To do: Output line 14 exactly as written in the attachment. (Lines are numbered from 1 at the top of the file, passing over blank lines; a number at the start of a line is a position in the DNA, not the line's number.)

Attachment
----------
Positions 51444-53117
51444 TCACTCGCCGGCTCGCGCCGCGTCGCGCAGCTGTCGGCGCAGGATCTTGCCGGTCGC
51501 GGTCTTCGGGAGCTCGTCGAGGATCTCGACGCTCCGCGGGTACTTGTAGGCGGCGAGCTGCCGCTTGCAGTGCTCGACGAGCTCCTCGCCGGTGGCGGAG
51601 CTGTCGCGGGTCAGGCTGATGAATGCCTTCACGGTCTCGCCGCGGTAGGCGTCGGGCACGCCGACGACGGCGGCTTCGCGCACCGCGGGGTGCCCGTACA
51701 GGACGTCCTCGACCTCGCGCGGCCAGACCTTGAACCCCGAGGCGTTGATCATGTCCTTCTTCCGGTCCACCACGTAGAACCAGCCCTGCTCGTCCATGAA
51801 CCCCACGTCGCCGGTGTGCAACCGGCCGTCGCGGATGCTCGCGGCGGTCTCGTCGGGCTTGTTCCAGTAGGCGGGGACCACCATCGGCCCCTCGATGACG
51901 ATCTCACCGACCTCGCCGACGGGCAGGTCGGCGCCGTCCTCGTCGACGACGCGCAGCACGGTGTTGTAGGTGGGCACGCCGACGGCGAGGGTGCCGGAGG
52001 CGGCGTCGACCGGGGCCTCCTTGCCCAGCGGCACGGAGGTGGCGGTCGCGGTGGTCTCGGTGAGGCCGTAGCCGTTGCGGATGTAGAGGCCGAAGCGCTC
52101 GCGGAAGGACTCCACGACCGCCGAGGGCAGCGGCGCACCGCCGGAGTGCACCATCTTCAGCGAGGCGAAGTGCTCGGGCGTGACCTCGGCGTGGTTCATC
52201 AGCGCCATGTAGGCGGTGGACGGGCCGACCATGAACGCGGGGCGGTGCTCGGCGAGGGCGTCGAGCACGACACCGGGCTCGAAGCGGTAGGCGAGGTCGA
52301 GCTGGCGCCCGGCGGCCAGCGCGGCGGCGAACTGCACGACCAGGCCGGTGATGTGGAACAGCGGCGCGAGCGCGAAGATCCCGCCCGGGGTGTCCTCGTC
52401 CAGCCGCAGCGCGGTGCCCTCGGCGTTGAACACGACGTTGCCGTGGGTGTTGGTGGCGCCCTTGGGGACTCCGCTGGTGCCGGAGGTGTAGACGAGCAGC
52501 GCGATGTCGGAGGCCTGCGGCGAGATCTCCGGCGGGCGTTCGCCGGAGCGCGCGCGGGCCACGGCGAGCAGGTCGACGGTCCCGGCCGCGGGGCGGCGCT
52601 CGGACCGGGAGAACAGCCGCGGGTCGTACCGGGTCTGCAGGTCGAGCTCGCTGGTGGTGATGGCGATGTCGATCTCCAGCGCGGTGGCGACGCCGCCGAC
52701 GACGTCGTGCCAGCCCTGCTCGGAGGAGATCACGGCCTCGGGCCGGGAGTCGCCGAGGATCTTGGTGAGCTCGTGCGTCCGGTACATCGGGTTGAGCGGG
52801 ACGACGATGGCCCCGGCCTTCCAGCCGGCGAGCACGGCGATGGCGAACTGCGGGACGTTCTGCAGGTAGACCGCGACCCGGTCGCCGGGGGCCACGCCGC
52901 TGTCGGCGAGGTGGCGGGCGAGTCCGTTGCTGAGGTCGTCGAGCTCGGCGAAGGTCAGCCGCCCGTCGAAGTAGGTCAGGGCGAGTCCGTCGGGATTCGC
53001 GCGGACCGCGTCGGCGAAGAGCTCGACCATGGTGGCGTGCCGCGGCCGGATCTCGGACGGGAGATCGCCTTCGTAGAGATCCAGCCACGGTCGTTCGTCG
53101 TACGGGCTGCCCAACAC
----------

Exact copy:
52601 CGGACCGGGAGAACAGCCGCGGGTCGTACCGGGTCTGCAGGTCGAGCTCGCTGGTGGTGATGGCGATGTCGATCTCCAGCGCGGTGGCGACGCCGCCGAC